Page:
At some point, I want to make a map of a small Underdark sea. That sea is the Black Loch, which the map above shows only a small corner of. I want to make a larger, region-sized map of the whole loch with 10-12 locations marked: maybe a kuo-toa village, a duergar outpost, a few islands with some ruins, a series of caves, maybe something underwater, stuff like that. Then I’d draw maps of each of those locations at a 5′ scale, so you’d have this map of a whole region and, wherever you wanted to take your players in that region, you’ve got a map of it ready to go.

When Matt proposed a city next to an Underdark sea, I thought that seemed like a good addition, especially since the Great Breach makes the area more accessible for DMs whose parties aren’t currently below ground. But– to be clear– this is the only part of it I’ll be making for a while. This is a big project and I’m not going to be starting on it until Brazenthrone is finished, which will be a while still. But I thought I’d share that with you and see if anyone had any thoughts.

As I said when I posted the last map, all patron content is free to everyone this month. You can download it from this post or from Google Drive.

Thorren’s Cross: A Mountain Outpost – Everyone’s Edition

 

So, look, a lot of people are stuck indoors for a while and getting bored out of their minds. There’s not much I can do about that, but what little I can do, I want to. So I’m giving away all the patron content for this map for free and I’m doing the same for every map I make next month as well. I may keep doing it for longer, I don’t know. I just decided to do this five minutes ago and a month seems like as much as I should commit to on the spur of the moment. Anyway, hopefully it helps some people stay occupied for a bit. You can download everything from my patreon page or from my Google Drive.

So, the map: Thorren’s Cross is a small outpost in the mountains guarding a stone bridge. It could be garrisoned by soldiers or it could be a ranger outpost. I sort of had both in mind when I drew it.

The little caves on the bottom left are secret rooms. Instead of indicating them the normal way, I decided to leave them detached from the wall a bit in order to make them a little easier for DMs to hide.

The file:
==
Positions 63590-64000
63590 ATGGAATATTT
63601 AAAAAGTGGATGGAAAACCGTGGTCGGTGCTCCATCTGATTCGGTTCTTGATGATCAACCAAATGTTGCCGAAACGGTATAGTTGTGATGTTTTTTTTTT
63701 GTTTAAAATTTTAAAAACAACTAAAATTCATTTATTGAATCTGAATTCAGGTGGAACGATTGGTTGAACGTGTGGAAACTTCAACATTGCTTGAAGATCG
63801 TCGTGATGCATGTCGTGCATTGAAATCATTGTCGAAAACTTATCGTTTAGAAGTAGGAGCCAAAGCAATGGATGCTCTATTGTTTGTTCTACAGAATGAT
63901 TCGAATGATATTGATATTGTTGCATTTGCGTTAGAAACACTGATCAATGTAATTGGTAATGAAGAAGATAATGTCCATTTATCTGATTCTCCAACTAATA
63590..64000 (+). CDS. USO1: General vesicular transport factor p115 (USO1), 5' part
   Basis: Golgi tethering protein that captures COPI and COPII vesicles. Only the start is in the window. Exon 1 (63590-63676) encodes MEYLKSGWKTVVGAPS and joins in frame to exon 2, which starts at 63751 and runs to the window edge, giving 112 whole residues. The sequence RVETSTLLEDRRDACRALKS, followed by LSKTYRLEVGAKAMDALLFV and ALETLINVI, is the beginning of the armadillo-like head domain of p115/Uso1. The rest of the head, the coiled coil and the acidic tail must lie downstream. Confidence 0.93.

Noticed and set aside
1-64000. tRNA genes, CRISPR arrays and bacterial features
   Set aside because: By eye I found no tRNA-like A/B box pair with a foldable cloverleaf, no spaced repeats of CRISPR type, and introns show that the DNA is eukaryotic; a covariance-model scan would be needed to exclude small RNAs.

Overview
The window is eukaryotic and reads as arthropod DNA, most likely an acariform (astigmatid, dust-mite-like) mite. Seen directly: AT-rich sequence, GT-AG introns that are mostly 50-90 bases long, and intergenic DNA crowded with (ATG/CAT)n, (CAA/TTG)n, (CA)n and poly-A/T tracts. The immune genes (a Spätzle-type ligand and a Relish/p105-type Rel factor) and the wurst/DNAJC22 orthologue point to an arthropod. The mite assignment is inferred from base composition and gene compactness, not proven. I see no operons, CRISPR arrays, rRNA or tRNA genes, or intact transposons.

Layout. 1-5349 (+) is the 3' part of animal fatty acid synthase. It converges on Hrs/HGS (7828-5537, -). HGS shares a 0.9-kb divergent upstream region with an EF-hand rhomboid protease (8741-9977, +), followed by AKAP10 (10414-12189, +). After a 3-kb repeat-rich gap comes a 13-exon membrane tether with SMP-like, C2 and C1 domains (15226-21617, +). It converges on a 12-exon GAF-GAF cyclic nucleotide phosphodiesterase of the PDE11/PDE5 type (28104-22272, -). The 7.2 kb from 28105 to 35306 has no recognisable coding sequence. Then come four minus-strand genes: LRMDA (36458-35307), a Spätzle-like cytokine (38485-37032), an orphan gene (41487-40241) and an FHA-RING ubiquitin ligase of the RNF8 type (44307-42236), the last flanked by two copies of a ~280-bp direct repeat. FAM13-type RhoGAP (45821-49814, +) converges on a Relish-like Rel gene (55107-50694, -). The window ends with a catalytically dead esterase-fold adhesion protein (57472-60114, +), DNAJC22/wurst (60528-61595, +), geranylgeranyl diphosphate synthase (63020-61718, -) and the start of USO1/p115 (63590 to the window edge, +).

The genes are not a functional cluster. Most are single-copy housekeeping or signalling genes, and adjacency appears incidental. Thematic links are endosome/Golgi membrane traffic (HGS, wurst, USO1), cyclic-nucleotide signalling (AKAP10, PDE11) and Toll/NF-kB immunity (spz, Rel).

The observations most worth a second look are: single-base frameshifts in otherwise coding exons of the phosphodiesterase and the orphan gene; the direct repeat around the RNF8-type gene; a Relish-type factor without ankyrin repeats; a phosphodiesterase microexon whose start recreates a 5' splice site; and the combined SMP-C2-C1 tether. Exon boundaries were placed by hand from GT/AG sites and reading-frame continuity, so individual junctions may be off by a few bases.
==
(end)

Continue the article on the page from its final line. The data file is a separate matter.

Speaking of which: I made some alternate versions for you. Since not everyone will need the secret rooms, there’s a version without them. There’s also a version with the drawbridge raised. And if you don’t want the secret rooms but you do want the drawbridge raised? Well that’s too bad.

I’m kidding, I made one of those too.

Thanks to Senator Adrian, who proposed this map to the Cartographic Congress. I’ve got two more Cartographic Congress maps to draw before I’m all caught up from the backlog created by Mont-St-Michel. After that, we’re doing a big, fat chunk of Brazenthrone. Next up is a drow city on the edge of an underdark lake with a giant hole in the roof of the cavern that creates a huge waterfall from the surface sea above. Not many drow cities are coastal and accessible by airship. This one’s a little different.

Predjama Castle – A Slovenian castle built into a cave

 

 

 

 

 

 

 

 

 

 

 

 

 

 

 

 

 

 

 

 

 

The non-annotated version is here. EDIT: Bonus alternate annotated version.

EDIT: Apologies, I was recently made aware that Slovenians do not like being referred to as Eastern European. Sorry about that.

This is Predjama Castle, a real place in the Eastern CENTRAL European nation of Slovenia. That’s right: Eastern Europe– the most brutal and merciless of all the Europes. Leading cause of death in the middle ages? Dracula. Number two? Gypsy curses. Number three? The church.

How do you survive all that? You build this place. Predjama is the castle a paranoid person builds. Start by constructing it in the mouth of a cave. Put a drawbridge on the front door. Then, put another drawbridge on the top level, leading to an inner citadel in the caves behind the castle. Then, dig an escape tunnel leading through those caves to a hidden exit in a nearby well. That just might do it.

This place is one of the most Ravenloft things that has ever happened. Like a vampire reading Edgar Allan Poe on a chair made of lost hope. I love it.

One last thing: this map was proposed to the Cartographic Congress by someone who has since had to delete their patreon account, but I’d still like to give them the patron content for this map if I can. If you are that person, please email me and I’ll send it your way. Also, thank you for suggesting this map.